Everyone has two stories: the one they want you to hear and they one they don’t.–Charlie
Within the opening vignette of FOX’s premiere of Red Band Society, I’m hooked. I’m talking belly laughs…and a deep perspective on life that makes sense when you consider that no one wants to be in the hospital, and often, they’re facing their biggest fears, often death. Often the humor reserved for mortuaries, prisons, and… pastor support groups.
And our semi-omniscient, comatose narrator, Charlie (Griffin Gluck), has us set up to recognize that what we’re about to see and hear is only half the truth about what is really going on inside the hearts and minds of the kids and physicians/nurses working in a pediatric ward, not limited to angry/stuck-up, popular girl Kara (Zoe Levin), bulimic and edgy Emma (Ciara Bravo), and stuck between them, cool-and-experienced Leo (Charlie Rowe).
Life is full of black holes- we can all fall in at any time.–Nurse Jackson
The seemingly most jaded character (so far) is Nurse Jackson (Octavia Spencer) who delivers this pithy warning to one of her charges. It’s the only nice thing we hear her say because she’s been hardened by the suffering she’s seen… Or at least we’ll assume until we learn otherwise.
It’s true though, right? We all get lost sometimes, and we can’t always see the potholes, or black holes, and we need someone to point them out if they’re able. Thankfully, the kids in this ward have Nurse Jackson, even if they aren’t always thankful, and even if they don’t always know how much she cares.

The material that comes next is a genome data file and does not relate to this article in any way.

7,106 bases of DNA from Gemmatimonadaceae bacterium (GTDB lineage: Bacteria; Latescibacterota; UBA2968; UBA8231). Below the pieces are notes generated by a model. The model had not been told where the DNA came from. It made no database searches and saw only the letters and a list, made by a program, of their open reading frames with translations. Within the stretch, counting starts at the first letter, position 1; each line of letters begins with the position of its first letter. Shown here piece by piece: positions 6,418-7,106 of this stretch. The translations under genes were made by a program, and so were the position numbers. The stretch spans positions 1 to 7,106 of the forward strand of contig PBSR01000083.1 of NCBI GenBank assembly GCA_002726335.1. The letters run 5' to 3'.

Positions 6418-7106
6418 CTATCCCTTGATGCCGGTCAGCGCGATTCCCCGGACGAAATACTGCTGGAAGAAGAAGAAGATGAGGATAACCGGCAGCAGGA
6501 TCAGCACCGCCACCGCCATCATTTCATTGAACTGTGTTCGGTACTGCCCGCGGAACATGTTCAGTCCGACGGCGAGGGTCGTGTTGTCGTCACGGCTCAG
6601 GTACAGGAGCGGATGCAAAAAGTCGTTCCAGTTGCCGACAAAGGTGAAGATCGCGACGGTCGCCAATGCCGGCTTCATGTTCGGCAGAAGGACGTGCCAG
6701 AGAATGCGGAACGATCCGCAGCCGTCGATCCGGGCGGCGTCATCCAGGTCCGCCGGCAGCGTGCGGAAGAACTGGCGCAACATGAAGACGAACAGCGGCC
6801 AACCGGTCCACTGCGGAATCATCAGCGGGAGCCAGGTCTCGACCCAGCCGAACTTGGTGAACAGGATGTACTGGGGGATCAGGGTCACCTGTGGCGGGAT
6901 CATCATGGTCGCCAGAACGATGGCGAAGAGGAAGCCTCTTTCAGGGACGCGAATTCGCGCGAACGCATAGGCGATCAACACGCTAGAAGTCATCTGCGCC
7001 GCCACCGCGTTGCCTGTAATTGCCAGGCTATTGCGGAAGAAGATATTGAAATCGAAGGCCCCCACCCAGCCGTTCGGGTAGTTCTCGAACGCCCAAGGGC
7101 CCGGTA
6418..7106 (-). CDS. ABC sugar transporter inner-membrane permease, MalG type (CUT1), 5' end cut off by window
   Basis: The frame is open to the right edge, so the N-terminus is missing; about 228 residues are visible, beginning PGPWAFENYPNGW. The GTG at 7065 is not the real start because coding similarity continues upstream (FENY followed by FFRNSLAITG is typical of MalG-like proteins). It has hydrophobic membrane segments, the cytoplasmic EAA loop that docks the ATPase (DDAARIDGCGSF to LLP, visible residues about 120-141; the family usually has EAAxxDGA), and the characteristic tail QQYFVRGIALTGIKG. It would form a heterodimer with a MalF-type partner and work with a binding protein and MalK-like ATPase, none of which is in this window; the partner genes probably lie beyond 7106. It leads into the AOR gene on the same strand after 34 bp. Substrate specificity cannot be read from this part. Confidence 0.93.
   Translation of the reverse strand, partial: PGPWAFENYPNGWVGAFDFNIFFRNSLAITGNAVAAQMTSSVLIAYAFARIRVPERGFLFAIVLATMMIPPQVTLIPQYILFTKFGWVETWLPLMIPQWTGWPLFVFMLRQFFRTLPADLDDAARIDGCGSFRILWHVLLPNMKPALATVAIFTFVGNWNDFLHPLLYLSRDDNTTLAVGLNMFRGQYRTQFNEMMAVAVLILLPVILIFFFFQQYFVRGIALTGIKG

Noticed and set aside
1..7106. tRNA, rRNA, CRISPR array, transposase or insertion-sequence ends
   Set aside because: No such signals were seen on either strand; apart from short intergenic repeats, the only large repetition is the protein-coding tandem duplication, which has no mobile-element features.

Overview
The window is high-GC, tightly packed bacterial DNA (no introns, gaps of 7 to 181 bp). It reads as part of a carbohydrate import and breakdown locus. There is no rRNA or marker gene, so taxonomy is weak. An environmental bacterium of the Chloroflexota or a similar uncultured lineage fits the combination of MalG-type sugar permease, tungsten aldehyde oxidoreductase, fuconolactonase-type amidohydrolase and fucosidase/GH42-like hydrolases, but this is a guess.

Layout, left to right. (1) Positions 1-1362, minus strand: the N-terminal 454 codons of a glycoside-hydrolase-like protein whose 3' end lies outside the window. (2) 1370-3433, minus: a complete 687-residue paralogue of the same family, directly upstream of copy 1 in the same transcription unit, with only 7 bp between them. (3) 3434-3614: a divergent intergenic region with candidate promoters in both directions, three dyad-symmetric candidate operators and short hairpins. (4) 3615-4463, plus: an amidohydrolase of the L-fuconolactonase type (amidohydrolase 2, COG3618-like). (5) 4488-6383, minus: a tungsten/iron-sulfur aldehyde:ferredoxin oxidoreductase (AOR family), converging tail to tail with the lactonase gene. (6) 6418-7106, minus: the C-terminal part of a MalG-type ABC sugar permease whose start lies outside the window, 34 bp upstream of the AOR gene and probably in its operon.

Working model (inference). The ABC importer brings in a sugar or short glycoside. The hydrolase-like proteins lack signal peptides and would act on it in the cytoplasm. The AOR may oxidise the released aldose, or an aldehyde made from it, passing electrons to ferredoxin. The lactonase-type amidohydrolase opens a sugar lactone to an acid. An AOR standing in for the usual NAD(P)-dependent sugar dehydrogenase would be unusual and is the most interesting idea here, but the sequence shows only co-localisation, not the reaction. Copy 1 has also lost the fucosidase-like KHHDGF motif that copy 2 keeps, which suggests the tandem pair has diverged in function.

When you’re in a hospital trying to get better, the most important part of you that needs to survive is you.–Charlie
As I’ve provided pastoral care to people in hospitals, I’ve seen patients treated like they were their condition by friends and family. It’s like they lost their identity outside of being sick. Sure, what the kids are going through is serious, but the sickness isn’t all they are. We often get stuck in parts of our lives where we think our mistakes or our sin or our situation or are job is what we are. But these kids, and our lives, are waaaaaay more complicated.
If no was in my vocabulary, why would I be asking you to say yes?–Jordi
One of the more enterprising new patients, Jordi (Nolan Sotillo), checks himself in and comes after the doctor who he thinks can fix him, Dave Annable’s Dr. Jack McAndrew, a kindhearted McSteamy-ish lead. Jordi’s determination earns him a spot– and I found myself thinking that his approach was a lot like prayer. In fact, there’s the story Jesus tells about a persistent widow and a judge where she refuses to give up and he finally gives in (Luke 18:1-8). I’m not saying that there’ll be a pro-God treatment in this show, but the way Jordi’s heart and asking with no hope of a yes for a yes end up working? Yeah, I think we should pray more.
Overall, Red Band Society proves to be worth a second watch, to see where they take this. Charlie is right, life doesn’t end by entering a hospital – but too often we think we can’t make it past the crisis we’re facing. Hopefully, this show will let us learn a little bit about ourselves.